Motorola in Trouble


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Case Details:

Case Code : BSTR267
Case Length : 16 Pages
Period : 2004-2007
Pub Date : 2007
Teaching Note :Not Available
Organization : Motorola
Themes: Business Strategy
Industry : Consumer Electronics
Countries : US

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"It was like this company would make a quarter, miss a quarter; get a product out, miss something."

- Edward Zander, the CEO of Motorola, in 2006.1

"Phone manufacturers are only as hot as their last major hit — if they haven't smacked it over the fence in a while, they're in trouble. Motorola failed to follow it up with something similarly as big as the Razr."

- Carmi Levy, Senior Research Analyst at the Info-Tech Research Group, in 2007.2

"What seems clear is that their competitors are pouncing on Motorola during this period of weakness. We think Nokia is hitting them in the emerging markets while Samsung is attacking in the mature markets."

- Daryl Armstrong, an Analyst at the Citigroup, in 2007.3

Motorola's Second Quarter Disappointment

In July 2007, Motorola Inc. (Motorola), a major communications company based in the US, announced its financial results for the second quarter of 2007. The company reported a loss of $28 million4 on sales of $8.7 billion in the quarter, compared to a profit of $1.3 billion on sales of $10.8 billion in the corresponding quarter of 2006.5 Motorola blamed the disappointing results on the poor performance of its biggest business unit - Mobile Devices - where sales had fallen by 40 percent to $4.3 billion.6 The sales of the Home and Networks Mobility unit and the Enterprise Mobility Solutions unit, however, had increased by nine percent to $2.6 billion and 42 percent to $1.9 billion, respectively.7

In the second quarter of 2007, Motorola had shipped 35.5 million mobile handsets.8 In contrast, Finland-based Nokia Corporation (Nokia) had shipped 100.8 million handsets (an increase of 29 percent over the corresponding quarter of the previous year).9 As of the second quarter of 2007, Nokia was the leader in the global mobile phone industry, with a market share of 38.0 percent.10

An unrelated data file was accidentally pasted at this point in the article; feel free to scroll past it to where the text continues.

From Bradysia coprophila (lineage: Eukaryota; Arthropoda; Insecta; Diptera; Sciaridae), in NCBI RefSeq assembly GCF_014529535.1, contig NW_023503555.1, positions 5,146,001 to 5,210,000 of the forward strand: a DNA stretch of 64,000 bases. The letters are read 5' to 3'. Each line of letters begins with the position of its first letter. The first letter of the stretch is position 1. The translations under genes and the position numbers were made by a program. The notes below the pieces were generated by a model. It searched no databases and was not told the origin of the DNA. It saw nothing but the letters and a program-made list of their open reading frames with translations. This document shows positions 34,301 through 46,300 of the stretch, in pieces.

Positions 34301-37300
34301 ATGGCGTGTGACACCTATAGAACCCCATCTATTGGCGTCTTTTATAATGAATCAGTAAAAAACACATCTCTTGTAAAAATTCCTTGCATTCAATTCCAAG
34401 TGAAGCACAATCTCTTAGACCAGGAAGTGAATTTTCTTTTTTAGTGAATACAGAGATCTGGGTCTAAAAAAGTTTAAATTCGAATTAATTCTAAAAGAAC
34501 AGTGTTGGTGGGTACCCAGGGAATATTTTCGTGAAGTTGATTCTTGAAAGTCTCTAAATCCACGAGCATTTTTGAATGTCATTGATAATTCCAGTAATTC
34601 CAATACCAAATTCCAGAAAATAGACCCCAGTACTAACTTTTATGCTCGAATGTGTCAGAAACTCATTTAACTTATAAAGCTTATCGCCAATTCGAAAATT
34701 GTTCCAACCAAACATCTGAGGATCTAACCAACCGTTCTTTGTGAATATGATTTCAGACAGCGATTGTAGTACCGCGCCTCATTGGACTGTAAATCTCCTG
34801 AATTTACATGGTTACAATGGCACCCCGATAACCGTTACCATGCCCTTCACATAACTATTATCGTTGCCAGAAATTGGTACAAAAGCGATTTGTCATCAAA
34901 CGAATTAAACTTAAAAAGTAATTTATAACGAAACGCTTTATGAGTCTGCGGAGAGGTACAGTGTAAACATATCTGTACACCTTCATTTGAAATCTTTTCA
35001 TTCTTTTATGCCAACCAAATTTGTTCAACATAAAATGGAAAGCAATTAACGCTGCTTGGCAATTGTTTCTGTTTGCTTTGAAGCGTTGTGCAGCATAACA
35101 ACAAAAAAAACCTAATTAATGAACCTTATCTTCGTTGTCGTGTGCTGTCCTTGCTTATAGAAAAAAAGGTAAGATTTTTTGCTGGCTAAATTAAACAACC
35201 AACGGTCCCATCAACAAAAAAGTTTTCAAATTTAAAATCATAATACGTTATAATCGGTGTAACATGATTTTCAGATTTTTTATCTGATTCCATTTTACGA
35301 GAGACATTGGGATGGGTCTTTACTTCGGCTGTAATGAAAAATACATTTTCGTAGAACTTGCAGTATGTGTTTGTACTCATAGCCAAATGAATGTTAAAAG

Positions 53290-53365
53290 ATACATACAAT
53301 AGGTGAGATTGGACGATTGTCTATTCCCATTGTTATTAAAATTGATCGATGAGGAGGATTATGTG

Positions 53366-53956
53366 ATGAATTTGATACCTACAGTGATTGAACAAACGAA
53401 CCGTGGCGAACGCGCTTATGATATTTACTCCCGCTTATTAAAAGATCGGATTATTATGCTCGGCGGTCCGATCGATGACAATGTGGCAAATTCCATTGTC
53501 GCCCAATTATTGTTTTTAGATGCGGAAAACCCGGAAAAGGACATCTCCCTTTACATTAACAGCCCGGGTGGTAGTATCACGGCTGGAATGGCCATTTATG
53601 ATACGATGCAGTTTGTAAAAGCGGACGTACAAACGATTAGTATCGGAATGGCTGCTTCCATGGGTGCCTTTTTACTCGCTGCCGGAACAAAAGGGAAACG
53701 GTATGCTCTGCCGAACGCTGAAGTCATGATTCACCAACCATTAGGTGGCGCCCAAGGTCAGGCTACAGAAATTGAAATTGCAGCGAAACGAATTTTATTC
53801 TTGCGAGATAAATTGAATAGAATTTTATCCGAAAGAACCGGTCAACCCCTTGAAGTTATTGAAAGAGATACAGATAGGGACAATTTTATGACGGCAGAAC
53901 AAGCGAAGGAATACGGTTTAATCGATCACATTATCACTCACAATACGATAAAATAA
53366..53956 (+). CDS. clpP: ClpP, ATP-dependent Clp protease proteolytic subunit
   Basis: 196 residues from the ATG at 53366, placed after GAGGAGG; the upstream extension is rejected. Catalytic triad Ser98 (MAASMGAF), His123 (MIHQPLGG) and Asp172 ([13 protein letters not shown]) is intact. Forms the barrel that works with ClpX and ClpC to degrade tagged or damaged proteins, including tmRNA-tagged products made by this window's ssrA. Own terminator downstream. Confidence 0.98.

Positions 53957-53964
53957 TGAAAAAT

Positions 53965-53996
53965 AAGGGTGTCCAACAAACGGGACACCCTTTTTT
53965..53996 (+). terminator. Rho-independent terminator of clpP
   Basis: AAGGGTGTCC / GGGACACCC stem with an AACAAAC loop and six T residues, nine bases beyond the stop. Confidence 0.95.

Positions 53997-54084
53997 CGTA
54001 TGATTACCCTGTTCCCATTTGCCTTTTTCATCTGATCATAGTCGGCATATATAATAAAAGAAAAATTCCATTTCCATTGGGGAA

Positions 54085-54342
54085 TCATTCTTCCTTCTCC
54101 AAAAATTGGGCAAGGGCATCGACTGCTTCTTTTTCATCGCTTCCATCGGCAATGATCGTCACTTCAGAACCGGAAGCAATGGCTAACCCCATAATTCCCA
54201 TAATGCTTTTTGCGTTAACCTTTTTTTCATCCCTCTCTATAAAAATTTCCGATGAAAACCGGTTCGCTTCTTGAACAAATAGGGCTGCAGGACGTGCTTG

Motorola, with a 13.0 percent market share11 was in third position, behind South Korea-based Samsung Electronics Inc. (Samsung), which with a 13.7 percent share, had overtaken Motorola for the first time (Refer to Exhibit I for the market shares of the top five companies in Q2 2007).

The fall in Motorola's mobile phone shipments was attributed to slowing demand for the company's phones in Asia and Europe. Nokia, on the other hand, witnessed an increase in demand because of the popularity of its phones in the booming markets of China and India. According to analysts, Motorola had not been able to maintain its momentum after the launch of its last successful product, the Razr, which had debuted in August 2004.

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Business Strategy Case Studies | Case Study in Business, Management, Operations, Strategies, Case Studies

1] Julie Johnsson, "Edward Zander's Motorola," Chicago Business, July 10, 2006.

2] Brad Stone, "Cellphone Envy Lays Motorola Low," The New York Times, February 3, 2007.

3] Jeffry Bartash, "Motorola's Zander Needs Some Help," www.marketwatch.com, March 22, 2007.

4] Dollars ($) refers to US dollars.

5] www.motorola.com

6] W. David Gardner, "Lower Handset Sales Hit Motorola's Second-Quarter Earnings," InformationWeek, July 19, 2007.

7] www.motorola.com

8] www.motorola.com

9] Marguerite Reardon, "Nokia's Success Highlights Motorola's Woes," http://news.com.com, August 2, 2007.

10] Marguerite Reardon, "Nokia's Success Highlights Motorola's Woes," http://news.com.com, August 2, 2007.

11] www.motorola.com

 

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